KANSAS CITY, Mo. — The U.S. Department of Justice is investigating the employment practices of the Kansas City Police Department in Missouri.
Kansas City Interim Police Chief Joseph Mabin said the department was notified of the investigation Monday by the DOJ's Civil Rights Division.
"We will cooperate fully with the investigation," Mabin said in a statement. "It is the policy and practice of the Board of Police Commissioners and the Kansas City Police Department to provide a work atmosphere free of actual or perceived discrimination and harassment."
Mabin also said he is committed to ensuring everyone in the department experiences a "safe and fair" work environment and fair treatment during the hiring process.
The city auditor’s office announced last week that it was launching an audit of the police department's hiring practices and diversity.
It’s unclear if the audit and the DOJ’s investigation are connected or will overlap in any way. The city auditor's office told KSHB Monday afternoon that any audit they do can't interfere or conflict with a DOJ investigation.
Mayor Quinton Lucas spoke to reporters Monday afternoon and said he wasn't terribly surprised when the DOJ announced its investigation.
Lucas puts more accountability on the department and the Board of Police Commissioners when it comes to solving these issues.
"I think there's need to be [a] serious discussion," Lucas said, "We cannot keep being responsive time and time again from new lawsuits and new investigations from federal officials."
Lucas also said that the Board of Police Commissioners did not talk about the investigation during their meeting earlier in the morning.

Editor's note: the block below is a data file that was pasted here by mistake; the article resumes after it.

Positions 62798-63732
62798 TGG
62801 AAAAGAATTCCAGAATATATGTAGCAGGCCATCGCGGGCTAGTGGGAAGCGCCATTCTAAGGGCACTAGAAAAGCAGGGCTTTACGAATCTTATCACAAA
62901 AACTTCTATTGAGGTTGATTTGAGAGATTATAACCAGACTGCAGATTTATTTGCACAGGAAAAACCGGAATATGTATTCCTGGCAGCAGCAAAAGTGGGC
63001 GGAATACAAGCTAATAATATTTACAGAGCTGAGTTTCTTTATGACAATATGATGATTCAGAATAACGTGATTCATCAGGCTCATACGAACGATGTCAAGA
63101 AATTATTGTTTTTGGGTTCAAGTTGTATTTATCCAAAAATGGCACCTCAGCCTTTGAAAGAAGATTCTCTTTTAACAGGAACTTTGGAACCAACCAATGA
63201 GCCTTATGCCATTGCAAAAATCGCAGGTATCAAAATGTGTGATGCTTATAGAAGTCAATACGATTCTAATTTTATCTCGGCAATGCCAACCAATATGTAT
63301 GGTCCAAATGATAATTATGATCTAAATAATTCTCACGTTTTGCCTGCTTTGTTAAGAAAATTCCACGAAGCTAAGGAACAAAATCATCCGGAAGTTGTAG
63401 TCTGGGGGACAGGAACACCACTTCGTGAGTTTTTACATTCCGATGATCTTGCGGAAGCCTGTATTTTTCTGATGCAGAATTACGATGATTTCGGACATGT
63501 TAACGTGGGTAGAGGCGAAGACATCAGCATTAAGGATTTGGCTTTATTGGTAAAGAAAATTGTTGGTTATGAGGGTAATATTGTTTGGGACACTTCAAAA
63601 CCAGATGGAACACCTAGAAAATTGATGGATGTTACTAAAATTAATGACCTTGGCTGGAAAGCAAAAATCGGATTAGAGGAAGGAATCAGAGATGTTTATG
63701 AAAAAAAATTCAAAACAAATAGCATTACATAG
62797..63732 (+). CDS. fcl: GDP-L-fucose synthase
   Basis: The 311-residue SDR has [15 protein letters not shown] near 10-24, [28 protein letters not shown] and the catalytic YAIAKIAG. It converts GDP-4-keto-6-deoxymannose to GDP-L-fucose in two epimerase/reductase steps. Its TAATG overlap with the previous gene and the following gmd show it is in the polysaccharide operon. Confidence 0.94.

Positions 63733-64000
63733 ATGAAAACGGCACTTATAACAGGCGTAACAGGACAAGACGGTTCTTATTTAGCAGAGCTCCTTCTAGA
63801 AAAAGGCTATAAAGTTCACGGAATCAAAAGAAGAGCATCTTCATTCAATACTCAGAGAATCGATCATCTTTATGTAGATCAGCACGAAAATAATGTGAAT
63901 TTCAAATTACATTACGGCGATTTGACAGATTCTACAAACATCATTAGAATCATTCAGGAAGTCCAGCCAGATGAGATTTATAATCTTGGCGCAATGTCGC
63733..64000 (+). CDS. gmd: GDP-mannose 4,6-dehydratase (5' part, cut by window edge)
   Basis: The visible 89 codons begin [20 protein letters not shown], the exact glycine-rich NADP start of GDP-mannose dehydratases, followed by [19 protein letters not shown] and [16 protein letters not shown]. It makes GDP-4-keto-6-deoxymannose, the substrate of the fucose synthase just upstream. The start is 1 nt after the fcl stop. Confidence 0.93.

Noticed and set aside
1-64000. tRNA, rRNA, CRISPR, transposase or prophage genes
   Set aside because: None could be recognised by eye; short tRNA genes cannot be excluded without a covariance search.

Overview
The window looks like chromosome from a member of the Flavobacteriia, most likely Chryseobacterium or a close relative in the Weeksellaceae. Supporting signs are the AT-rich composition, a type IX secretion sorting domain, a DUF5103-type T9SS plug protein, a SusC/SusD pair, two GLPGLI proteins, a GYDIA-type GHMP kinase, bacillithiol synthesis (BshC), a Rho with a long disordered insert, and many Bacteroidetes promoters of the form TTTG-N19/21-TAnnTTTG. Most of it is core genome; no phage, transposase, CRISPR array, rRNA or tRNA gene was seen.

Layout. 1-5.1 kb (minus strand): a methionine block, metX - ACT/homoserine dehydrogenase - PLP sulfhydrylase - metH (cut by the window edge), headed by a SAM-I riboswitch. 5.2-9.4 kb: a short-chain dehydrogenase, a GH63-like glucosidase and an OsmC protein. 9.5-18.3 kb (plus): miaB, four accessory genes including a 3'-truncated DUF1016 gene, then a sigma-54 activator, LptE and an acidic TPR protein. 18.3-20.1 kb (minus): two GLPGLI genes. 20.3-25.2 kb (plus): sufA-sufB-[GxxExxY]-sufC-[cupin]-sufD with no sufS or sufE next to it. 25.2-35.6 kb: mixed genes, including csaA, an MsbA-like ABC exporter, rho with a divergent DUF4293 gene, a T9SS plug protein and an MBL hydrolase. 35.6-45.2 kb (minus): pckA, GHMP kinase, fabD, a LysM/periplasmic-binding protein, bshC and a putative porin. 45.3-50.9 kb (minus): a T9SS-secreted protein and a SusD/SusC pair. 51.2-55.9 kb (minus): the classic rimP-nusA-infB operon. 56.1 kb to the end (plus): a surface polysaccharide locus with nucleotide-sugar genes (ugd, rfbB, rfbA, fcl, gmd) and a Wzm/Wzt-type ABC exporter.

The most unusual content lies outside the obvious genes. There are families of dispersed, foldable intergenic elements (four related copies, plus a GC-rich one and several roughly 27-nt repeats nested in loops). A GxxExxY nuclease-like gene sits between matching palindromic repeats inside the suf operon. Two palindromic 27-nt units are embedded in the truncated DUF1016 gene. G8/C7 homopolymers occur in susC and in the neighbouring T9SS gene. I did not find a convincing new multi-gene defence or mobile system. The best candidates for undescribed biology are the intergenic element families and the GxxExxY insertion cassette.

Activist groups who've called for such an investigation say they're happy to hear the news.
"When I got the call, I was shocked and surprised," Pastor Darron Edwards told KSHB.
Edwards and two other pastors sent a letter to the city and the DOJ last summer requesting an investigation. He received confirmation on Monday morning.
"I'm happy because we're at a pivotal point in Kansas City," Edwards said. "We're at a point where we're about to select the top cop for the Kansas City, Missouri police department."
The Board of Police Commissioners is expected to announce the finalists for police chief soon.
Edwards said it's imperative that the chief prioritizes promoting people who reflect the communities they serve.
"Now that we're having maybe some forced transparency and forced accountability, maybe it'll take something forced to get fixed," Edwards said.
The Urban Council, which includes several community groups, sent a letter to the DOJ last year detailing concerns about discrimination against Black officers, who make up a disproportionately low number of employees within the department based on KCPD demographics.
All four of the department's lieutenant colonels are white, including one female, while 12 of the 20 majors and 43 of 51 captains are white, according to department data from July 31.
There are three Black and three Hispanic majors on the police force, including one Black female. The department also lists a mixed-race female major on its rank/title and ethnic distribution chart.
Thirty-seven of the police department's 51 captains, or 72.5%, are white men. There are only three Black police captains in the department.
Overall, 59 of the 76 members of the police department's senior command staff — 51 men and eight women — are white, or nearly 78% of the department’s leadership in a city where only 60% of the population is white, according to the latest Census.
Nearly one-third of the city's population is Black (27.7%) or mixed race (4.8%), but the department’s civilian and non-civilian ranks don’t reflect that diversity.
Only 16.1% of the department's employees — civilian, departmental leadership and rank-and-file — are Black, including 8.2% men and 7.9% women.